Louisiana health care providers filed a suit in federal district court in Baton Rouge last week seeking an immediate injunction against House Bill 388, which requires a doctor who provides abortion care to obtain admitting privileges at a local hospital. With the federal decision, physicians providing abortion services will not be forced to comply with the law if they are in the process of applying for hospital admitting privileges.

Admitting privileges requirements were pushed around the country, including in Wisconsin, by anti-choice politicians. Yet, studies show that admitting privileges provide no increased benefits for the fewer than 1 percent of abortion patients who experience complications. Also, privileges can often be impossible to obtain due to individual hospital policies or biases toward abortion providers for reasons not related to the doctors’ qualifications.

Nancy Northup, president and CEO of the Center for Reproductive Rights, said the federal ruling “ensures Louisiana women are safe from an underhanded law that seeks to strip them of their health and rights. Politicians cannot be given free rein to lie about their motives without recourse, and expect women and their families to pay the consequences.”

She continued, “As the flimsy façade of these laws grows thinner by the day, we continue to look to the courts to uphold the Constitution and protect access to safe and legal abortion for all women regardless of where they happen to live.”

Ilene Jaroslaw of the Center for Reproductive Rights, Demme Doufekias of Morrison & Foerster and William E. Rittenberg of Rittenberg, Samuel, and Phillips, LLC represent Hope Medical Group for Women, Causeway Medical Clinic and Bossier City Medical Suite in the legal challenge to the Louisiana law.

If the law had been put into effect on Sept. 1, at least three of the state’s five clinics would have been forced to stop providing abortion services or close.

Cher gives shout-out to voters in Madison in political video with Kathy Griffin

Cher and Kathy Griffin have teamed up with Actually.org to make a video titled “Don’t let Mitt turn back time on women.” The video emphasizes outlandish GOP attitudes toward women and  the views of leading candidates about rape. It also addresses LGBT voters.

Cher gives a shout-out to voters in Madison and cities in other swing states, urging them to think about women’s health, safety and fairness when they go to the polls.

Sarah Silverman, Rosie Perez and other celebrities have participated in the project.

View the video http://www.youtube.com/watch?v=gqweEbPZzPE.

Thousands to protest in Charlotte before Democratic convention

Organizers of the March on Wall Street South expect thousands to participate in the demonstration on Sunday in Charlotte, N.C., just days before the start of the Democratic National Convention.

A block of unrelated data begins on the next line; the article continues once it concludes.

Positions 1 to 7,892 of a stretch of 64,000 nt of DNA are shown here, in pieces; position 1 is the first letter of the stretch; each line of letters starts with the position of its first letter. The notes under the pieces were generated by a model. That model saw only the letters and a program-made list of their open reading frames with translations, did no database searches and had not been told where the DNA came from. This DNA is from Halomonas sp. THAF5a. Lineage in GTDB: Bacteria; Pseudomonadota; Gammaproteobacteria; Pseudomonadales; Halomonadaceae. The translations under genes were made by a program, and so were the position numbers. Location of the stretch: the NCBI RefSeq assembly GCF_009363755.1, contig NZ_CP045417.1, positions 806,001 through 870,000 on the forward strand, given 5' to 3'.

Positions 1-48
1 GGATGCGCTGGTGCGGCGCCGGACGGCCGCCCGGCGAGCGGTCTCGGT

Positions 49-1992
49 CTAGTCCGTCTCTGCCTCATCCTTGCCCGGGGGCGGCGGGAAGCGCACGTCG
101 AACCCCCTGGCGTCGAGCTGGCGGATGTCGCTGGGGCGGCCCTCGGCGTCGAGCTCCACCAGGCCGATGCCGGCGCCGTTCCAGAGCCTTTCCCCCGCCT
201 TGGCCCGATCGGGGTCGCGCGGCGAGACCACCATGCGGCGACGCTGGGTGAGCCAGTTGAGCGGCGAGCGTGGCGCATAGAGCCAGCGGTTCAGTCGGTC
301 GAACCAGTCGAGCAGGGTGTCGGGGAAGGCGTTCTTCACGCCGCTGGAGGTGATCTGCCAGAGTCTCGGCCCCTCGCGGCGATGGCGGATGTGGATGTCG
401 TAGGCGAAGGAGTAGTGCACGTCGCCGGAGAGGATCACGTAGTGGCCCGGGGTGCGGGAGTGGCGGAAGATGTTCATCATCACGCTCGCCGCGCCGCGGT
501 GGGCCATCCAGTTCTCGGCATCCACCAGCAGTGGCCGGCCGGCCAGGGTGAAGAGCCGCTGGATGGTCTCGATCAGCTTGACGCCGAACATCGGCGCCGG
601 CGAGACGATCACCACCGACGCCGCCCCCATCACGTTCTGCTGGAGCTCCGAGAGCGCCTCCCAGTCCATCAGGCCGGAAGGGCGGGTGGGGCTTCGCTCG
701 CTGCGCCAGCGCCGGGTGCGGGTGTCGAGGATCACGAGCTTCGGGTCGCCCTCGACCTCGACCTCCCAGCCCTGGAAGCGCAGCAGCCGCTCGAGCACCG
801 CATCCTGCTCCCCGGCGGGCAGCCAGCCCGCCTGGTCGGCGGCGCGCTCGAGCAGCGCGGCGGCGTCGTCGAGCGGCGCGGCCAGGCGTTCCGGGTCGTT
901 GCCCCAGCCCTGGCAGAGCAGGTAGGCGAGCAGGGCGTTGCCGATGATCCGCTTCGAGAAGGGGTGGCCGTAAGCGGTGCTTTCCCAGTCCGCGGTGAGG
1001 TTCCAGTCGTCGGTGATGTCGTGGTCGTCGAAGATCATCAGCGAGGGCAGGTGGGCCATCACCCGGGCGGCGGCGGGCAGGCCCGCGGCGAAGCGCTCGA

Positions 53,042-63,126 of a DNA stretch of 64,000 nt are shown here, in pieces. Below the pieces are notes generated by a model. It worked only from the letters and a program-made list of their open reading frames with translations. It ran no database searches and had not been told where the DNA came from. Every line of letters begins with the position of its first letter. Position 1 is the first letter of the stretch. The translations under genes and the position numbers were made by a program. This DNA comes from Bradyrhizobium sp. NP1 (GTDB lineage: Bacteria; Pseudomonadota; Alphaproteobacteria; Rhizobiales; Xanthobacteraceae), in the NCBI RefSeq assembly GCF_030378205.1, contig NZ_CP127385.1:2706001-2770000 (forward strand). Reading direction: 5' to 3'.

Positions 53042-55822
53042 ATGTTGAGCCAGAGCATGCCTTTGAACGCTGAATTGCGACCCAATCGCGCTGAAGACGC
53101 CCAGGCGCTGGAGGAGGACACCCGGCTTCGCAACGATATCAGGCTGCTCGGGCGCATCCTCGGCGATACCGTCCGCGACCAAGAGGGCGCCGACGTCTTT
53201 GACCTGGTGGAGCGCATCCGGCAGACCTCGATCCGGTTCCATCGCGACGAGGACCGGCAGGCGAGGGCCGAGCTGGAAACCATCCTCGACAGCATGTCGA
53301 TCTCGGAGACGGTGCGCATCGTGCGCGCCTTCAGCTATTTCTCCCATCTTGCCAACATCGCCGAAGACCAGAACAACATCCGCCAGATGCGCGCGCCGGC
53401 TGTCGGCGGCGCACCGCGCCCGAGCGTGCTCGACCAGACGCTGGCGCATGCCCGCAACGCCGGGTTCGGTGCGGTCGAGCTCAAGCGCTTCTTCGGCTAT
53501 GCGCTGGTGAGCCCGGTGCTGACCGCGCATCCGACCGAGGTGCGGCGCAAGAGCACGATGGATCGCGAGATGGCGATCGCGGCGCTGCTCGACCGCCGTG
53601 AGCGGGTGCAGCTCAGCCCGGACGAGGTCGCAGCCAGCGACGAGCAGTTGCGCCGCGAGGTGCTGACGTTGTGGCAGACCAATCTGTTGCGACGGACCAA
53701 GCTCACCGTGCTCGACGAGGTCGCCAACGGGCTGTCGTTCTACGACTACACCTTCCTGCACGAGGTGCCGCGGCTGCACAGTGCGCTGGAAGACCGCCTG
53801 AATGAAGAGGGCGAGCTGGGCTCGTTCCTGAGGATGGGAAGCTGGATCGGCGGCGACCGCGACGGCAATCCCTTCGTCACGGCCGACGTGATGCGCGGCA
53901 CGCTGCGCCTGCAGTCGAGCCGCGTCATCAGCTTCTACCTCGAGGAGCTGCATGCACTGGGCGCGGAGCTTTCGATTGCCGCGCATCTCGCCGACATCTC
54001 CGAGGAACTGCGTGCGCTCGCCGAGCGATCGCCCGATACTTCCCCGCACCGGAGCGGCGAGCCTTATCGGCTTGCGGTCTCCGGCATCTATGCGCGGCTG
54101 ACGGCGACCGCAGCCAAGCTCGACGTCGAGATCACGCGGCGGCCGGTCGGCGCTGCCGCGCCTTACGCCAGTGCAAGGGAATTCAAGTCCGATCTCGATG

The march assembly begins at 11 a.m. in Charlotte’s Frazier Park on Sept. 2. The convention begins on Sept. 4, but delegates and press, along with the protesters, already are arriving.

Organizers with the Coalition to March on Wall Street South – Building People’s Power at the Democratic National Convention have been preparing for the march and other actions for about 10 months. The coalition involves more than 80 organizations. A news release said they “have united to form this unprecedented, grassroots coalition representing countless struggles – including labor, civil rights, immigrants rights, the student and youth movement, the women’s movement, the LGBTQ movement, the anti-war movement, the environmental movement, as well as the Occupy movement.”

The coalition’s demands, as stated on the Web, are:

• Good jobs. Economic justice. “Make the banks and corporations pay for their crisis!”

• Investment in education, health care, housing and “all human needs, not for war and incarceration!”

• Justice for immigrants and “all oppressed peoples! Stop the raids and deportations!”

Marchers will begin walking about 1 p.m., passing the headquarters for Bank of America, Wells Fargo and Duke Energy. They’ll also pass by the Time Warner Cable Arena, where the convention takes place on Sept. 4-5, and the Bank of America Stadium, where the convention concludes on Sept. 6 with Barack Obama’s speech.

Organizers secured permits for the march after eight months of work and a petition drive demanding the right to march.

A rally at Frazier Park will follow the march. Speakers include:

• Cindy Foster, president of the Southern Piedmont Central Labor Council.

• A representative of the Farm Labor Organizing Committee.

• Jaribu Hill of the Mississippi Workers Center.

• Saladin Muhammad of the Southern Workers Assembly and Black Workers for Justice.

• A representative from the Undocubus.

• John Heuer of Veterans for Peace.

• Monica Embrey of Greenpeace.

• Larry Hales of Peoples Power Assemblies.

• Jared Hamil of the Coalition to March on the RNC.

• The Rev. C.D. Witherspoon of the Southern Christian Leadership Conference.

• Victor Toro of the May 1 Coalition for Worker and Immigrants Rights.

• Marilyn Levin of the United National Antiwar Coalition.

The entertainment lineup for the rally includes Jasiri X and Rebel Diaz, the Fruit of Labor Singing Ensemble, Cameron Aviles, a step team and drum corps from the Grier Heights community in Charlotte, a samba-infused drum corps from Greensboro called Cakalak Thunder and the National Day Labor Organizing Network’s string band.